Labor Relations & Strategic Human Resources in the Public Sector
The labor relations manager fulfills a wide spectrum of needs within an organization. These managers are often dealing with labor issues, unions, and human resources development issues. The labor relations manager deals with these issues in both the private and public sector, but within the public sector there are additional concerns of legalities and bureaucratic mechanisms. The combination of bureaucratic processes and organizational needs give a clear picture of the role of the human relations manager in the public sector.
The labor relations manager has evolved out of the human resources division as the mediator for labor issues. However, the labor relations manager provides a variety of other functions such as developing the hiring requirements as a function of strategic management. The traditional human resource role in government was viewed in a negative light because the hiring of personnel was fraught with issues concerning ineffective hiring practices, inefficient workers, and negative organizational cultures. The inefficiencies of public HR practices became an increasing concern throughout the latter part of the twentieth century because of the increasing demand for public services (Condrey, 2005). This factor led to an expanded role for the labor relations manager as a vital part of the strategic management process.
In 1993 the Government Performance and Results Act’s (GPRA) was passed in order to address and bring accountability to public human resource management. The National Performance Review also known as the National Partnership for Reinventing Government, began initiatives, such as downsizing, reorganizing, streamlining, and delegating HR authorities. The delegating of those HR authorities was intended to improve HR’s ability to focus on organizational issues such as mission and bringing efficiency back into the public sector.
This change was focused in this manner such that HR could focus on aligning human resources management with agency mission. However, the disconnection between management and HR soon became apparent as project planning and inefficiencies continued to plague the public sector. The disconnection was soon recognized as a separation of ideology that strikes at the purpose of HR in the public sector. Management views of HR were as administrative and clerical in nature, whereas HR considered itself an integral part of supporting basic company functions. This view would have to change and in order to accomplish this HR would have to strategically partner with management in order to achieve the results demanded by GPRA (U.S. Office of Personnel Management, 1999). This change was the catalyst for the new role and primary function of the labor relations manager.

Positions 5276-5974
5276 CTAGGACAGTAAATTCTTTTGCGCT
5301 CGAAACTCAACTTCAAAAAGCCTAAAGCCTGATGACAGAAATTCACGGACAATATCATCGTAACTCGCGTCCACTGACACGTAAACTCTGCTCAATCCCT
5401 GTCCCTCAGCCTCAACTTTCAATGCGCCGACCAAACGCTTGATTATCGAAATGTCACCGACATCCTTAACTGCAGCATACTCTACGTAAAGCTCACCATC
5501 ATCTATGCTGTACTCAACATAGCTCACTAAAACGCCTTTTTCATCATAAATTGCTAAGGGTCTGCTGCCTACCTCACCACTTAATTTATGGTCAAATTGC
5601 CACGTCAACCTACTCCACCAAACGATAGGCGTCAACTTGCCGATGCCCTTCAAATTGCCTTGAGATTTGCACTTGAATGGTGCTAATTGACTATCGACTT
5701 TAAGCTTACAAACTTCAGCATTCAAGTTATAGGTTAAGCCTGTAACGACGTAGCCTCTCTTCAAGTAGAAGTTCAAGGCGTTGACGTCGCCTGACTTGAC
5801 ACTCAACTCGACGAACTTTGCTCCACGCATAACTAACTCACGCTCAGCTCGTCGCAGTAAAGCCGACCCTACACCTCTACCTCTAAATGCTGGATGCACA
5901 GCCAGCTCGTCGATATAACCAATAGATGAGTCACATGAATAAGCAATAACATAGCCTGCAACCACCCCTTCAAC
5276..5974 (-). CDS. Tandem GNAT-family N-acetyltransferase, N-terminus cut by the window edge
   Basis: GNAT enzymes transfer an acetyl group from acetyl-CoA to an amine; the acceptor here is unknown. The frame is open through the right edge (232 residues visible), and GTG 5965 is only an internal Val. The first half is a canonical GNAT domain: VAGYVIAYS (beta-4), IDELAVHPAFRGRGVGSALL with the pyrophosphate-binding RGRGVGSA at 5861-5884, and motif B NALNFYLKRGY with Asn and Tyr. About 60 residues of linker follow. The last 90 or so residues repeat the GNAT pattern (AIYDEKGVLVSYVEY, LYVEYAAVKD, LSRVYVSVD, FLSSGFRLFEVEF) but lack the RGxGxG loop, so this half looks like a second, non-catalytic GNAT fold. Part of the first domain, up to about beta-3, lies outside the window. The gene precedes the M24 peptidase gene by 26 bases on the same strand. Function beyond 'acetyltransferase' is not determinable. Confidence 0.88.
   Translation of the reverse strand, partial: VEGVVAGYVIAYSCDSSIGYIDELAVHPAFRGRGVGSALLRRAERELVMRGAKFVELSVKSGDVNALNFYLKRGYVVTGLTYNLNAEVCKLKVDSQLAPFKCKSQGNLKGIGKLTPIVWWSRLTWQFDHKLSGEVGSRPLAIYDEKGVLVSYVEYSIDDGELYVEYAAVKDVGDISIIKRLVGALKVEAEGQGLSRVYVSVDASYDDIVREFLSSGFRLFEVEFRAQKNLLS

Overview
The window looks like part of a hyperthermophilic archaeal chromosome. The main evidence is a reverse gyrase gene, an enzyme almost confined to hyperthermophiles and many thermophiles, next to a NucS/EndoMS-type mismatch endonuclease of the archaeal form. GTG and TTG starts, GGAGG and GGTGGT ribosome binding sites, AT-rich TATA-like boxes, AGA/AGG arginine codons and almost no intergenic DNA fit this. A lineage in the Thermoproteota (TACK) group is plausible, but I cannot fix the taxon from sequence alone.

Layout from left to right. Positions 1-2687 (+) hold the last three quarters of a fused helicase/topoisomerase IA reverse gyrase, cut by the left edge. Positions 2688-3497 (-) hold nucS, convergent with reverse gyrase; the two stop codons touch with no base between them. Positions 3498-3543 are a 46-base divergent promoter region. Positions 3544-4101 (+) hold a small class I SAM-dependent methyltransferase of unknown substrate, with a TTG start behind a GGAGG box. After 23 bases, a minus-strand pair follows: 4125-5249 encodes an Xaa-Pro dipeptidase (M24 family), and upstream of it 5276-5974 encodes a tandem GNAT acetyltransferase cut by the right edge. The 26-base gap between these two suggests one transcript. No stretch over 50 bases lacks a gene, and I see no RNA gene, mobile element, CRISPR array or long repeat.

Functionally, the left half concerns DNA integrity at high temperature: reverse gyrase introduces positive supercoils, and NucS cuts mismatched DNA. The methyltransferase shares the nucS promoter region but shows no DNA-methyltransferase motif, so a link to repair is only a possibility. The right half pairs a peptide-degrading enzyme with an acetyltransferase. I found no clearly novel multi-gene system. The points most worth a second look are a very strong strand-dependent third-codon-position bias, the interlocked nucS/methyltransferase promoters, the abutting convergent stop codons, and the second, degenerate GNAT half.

As the primary function of the labor relations manager, the advising of operations managers and the development of human resources would become paramount to organizational success. The labor relations manager would begin conferring with management and advising them with hiring practices and developing job descriptions.
Labor Relations and Hiring in the Public Sector
Human resource strategies for hiring are key components for any organization in today’s competitive business environment. This fact was the same within the public as well as the private sector. Hiring strategies allow for an organization to find the best people for particular jobs, giving the organization or company a competitive advantage over others. Many different strategies exist for recruiting the right people including the use of placement consultants, internal job postings, employee referrals, campus recruitment, or using online job portals.
Dealing with Union Challenges